particularly important to support this species; and they generally do
not travel more than a day’s walking distance from water (Conry,
1981). They do not wallow. Mineral licks and mineral rich springs are
important requirements for this species. Home range size varies
according to the sex, the season, the locality and herd size. It varies
from 27 km2 to 137 km2 in Malaysia (Conry, 1989).
Home range size is larger during the wet season than in the dry season,
and larger herds have a larger annual home range than smaller herds.
However, daily movement does not change between wet and dry seasons,
and corresponds to about 3 km per day (Prayurasiddhi, 1997). The main
activity period occurs during the night; during the day they stay
hidden in forest or high grasses to ruminate. It is thought that such
activity pattern is largely influenced by human disturbances since
captive individuals are more diurnal. They live in herd of 3 to 40
individuals. Herd structure consists of adult males and females,
sub-adults and calves. This structure is conserved between seasons.
Individuals maintain their relative position in the herd’s
dominance hierarchy by sparring (Thomas, 1996). The oldest female leads
the herd to foraging locations and the dominant males play a defensive
role (Prayurasiddhi, 1997). Dominance rank inside the herd is
determined by individual body size (Schaller, 1967; Thomas, 1996). Gaur
herds can occasionally associate with sambar deer (Cervus unicolor).
Female are polyestrus and reproduction can occur at any time of the
year, with peaks of birth depending of environmental conditions. A
single calf is born after nine months of gestation. Maximum longevity
in captivity is 24 years (Thomas, 1996). Calf and juvenile gaurs have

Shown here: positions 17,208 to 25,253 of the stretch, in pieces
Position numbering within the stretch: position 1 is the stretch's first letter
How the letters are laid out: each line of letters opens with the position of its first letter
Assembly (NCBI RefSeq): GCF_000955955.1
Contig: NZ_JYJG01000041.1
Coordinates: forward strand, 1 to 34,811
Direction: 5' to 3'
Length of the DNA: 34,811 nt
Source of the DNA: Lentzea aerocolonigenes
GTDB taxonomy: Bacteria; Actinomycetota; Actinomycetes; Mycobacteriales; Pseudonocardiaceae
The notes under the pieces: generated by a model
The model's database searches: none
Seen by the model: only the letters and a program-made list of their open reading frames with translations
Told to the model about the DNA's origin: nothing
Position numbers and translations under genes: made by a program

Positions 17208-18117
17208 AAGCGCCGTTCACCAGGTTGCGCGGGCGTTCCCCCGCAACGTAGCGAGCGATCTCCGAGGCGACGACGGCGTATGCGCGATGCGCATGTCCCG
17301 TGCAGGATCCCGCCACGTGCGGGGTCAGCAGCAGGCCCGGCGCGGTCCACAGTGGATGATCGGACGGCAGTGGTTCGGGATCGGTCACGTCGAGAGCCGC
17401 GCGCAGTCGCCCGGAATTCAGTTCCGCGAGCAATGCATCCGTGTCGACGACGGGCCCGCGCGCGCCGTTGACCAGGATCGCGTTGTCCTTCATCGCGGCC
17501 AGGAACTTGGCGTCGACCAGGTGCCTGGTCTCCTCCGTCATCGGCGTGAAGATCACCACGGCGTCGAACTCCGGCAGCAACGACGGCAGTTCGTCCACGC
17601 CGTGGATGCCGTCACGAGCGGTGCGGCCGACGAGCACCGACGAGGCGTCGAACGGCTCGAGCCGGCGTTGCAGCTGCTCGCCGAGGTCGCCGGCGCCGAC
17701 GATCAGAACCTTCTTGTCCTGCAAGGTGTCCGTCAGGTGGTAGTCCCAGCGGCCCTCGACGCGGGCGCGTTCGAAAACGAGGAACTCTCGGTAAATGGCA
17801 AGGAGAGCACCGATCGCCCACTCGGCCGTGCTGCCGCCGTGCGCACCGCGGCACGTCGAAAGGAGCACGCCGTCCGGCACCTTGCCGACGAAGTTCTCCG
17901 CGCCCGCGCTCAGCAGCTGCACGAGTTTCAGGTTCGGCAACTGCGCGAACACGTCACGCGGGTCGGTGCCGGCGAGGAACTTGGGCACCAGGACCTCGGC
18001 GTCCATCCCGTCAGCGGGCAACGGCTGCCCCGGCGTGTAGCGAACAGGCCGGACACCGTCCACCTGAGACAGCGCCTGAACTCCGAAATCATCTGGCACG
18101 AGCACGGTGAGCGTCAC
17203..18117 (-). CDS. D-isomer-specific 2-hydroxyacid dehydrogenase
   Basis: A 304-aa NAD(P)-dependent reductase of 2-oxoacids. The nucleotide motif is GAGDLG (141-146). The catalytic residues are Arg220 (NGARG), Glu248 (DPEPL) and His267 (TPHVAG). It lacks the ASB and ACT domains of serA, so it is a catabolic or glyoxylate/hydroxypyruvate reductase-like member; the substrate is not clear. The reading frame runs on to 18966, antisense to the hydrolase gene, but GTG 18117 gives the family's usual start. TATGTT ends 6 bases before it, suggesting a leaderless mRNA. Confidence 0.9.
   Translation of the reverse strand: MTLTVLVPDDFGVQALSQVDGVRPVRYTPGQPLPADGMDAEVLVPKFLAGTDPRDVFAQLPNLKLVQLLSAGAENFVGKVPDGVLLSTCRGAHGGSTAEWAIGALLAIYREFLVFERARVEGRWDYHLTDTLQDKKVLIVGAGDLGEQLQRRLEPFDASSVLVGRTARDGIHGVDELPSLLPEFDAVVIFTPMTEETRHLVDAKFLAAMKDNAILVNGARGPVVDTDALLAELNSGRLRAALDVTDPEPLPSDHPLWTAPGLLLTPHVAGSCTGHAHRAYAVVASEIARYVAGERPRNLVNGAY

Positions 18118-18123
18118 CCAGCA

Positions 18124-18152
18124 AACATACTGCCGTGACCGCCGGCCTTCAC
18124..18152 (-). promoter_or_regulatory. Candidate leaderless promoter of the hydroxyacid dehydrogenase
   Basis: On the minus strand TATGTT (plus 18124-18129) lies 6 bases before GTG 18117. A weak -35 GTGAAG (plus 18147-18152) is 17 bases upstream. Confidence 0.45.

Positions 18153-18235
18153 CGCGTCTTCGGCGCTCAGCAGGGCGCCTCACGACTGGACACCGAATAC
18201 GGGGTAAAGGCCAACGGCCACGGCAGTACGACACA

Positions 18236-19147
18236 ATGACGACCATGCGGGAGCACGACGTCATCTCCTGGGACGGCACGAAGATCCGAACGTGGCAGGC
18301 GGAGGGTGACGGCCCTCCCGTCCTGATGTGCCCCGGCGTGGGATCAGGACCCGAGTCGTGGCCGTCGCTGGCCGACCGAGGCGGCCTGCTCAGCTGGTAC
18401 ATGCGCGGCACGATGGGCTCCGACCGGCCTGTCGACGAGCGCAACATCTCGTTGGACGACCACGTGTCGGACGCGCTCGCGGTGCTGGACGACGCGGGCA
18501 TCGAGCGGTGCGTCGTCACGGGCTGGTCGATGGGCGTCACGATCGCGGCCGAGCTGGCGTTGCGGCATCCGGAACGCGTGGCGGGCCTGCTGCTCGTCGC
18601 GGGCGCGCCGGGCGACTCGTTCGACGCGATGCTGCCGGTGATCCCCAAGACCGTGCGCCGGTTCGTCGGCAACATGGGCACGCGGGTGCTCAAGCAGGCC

several predators (Panthera tigris; Panthera pardus; Neofelis nebulosa; Cuon alpinus; Ursus thibetanus), but only tigers are powerful enough to kill adults.
global population of gaur is estimated to be between 13,000 and 30,000
individuals, with a dramatic decline all across its range due to
unprecedented growth of human population in South-East Asia. Decline
factors include poaching, habitat destruction, competition for food
resources and disease transmission from domestic cattle. Rinderpest has
for example dramatically affected the Indian gaur population in 1968.
Conservation and management plans for the gaur are implemented in
Malaysia and Vietnam where scattered populations are close to
extinction. B. g. laosiensis and B. g. hubbacki are
particularly endangered. There has been at least a 60% reduction in the
gaur population in Thailand in only 20 years (Srikosamatara and
Suteethorn, 1995). Poaching to sell the horns as trophies constitutes
the main cause of overexploitation of remnant populations. Subsistence
hunting has apparently a small influence on the viability of the
population of gaurs. Ex situ conservation programs are
implemented for gaur in US and in Europe. However, these captive
populations are too small and dangerously inbred. In 2001, a gaur was
cloned in U.S., but it died within a couple of days.